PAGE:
Life expectancy around the country is going up, but some states have it better than others, a new study shows.
A baby born in Hawaii in 2016 has a life expectancy that's more than six years longer than in Mississippi, according to the study's ranking of all 50 states and Washington, D.C.
The study, which was put together by the US Burden of Disease Collaborators and published in The Journal of the American Medical Association, compared life expectancy and healthy life expectancy in 2016 and compared it to 1990.
It also looked at 333 causes of death and 84 risk factors, calling out drug use disorders, high BMI and alcohol as concerning issues in some states. The authors of the study wrote that the findings called for more research at the state level.
"Differences in health outcomes and drivers of morbidity and mortality at the state level indicate the need for greater investment in preventive and medical care across the life course," they wrote.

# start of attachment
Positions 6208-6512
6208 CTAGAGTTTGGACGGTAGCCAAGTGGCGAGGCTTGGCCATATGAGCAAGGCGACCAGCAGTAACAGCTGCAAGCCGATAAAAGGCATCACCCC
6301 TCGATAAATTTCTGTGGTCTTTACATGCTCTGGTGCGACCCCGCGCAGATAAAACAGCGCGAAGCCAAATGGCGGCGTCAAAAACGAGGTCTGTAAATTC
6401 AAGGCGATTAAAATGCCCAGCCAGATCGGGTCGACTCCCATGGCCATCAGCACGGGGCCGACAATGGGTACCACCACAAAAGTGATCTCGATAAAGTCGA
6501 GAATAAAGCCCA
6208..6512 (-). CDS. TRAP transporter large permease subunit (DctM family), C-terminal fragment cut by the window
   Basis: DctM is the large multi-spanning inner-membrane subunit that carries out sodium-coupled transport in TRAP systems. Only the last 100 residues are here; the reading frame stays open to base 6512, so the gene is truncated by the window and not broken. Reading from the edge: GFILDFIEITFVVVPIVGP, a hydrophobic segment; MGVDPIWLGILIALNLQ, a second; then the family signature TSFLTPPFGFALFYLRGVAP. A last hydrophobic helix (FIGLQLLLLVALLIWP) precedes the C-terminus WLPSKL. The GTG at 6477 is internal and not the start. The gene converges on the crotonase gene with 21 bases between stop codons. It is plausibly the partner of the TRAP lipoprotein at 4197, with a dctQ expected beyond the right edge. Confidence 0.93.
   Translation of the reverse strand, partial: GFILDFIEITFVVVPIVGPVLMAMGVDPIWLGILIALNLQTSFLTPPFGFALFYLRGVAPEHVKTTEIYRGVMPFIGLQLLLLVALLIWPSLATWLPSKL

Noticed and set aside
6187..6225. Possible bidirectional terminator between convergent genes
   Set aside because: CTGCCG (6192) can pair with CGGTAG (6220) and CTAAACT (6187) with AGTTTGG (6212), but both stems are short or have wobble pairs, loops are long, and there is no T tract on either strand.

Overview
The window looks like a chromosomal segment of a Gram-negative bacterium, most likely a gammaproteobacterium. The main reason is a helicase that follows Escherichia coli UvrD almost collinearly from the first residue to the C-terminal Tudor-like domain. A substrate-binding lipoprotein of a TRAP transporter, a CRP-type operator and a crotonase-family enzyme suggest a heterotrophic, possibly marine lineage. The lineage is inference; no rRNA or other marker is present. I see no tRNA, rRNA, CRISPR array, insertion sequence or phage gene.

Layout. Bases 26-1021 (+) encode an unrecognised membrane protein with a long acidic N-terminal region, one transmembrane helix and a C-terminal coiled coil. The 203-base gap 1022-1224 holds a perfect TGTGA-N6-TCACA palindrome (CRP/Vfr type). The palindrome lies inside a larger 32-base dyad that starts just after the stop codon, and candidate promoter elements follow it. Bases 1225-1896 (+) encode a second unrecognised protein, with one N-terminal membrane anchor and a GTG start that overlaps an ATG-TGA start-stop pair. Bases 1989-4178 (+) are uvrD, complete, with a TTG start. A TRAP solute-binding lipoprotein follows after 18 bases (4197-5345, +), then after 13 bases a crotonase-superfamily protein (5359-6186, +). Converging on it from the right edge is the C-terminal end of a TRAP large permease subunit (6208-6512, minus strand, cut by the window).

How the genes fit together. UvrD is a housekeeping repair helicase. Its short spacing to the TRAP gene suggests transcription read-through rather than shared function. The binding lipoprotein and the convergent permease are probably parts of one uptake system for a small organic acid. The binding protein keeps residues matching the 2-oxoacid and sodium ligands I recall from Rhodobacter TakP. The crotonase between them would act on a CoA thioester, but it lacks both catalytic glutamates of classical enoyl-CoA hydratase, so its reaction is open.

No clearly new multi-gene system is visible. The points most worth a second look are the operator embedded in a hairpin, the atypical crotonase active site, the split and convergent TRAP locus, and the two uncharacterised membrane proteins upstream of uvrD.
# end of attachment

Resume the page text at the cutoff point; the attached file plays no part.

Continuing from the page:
The study determined, though, that overall health went up over the 26-year period. The average life expectancy at birth went up from 75.5 in 1990 to 78.9 in 2016.
Here's a look at each state's estimated life expectancy at birth in 2016:
New York 80.5
New Jersey 80.2
New Hampshire 79.9
North Dakota 79.8
Rhode Island 79.6
South Dakota 79.1
Washington, D.C. 78.0
North Carolina 77.9
New Mexico 77.8
South Carolina 76.8
West Virginia 75.3
Report ranks states by life expectancy; here are the top 10
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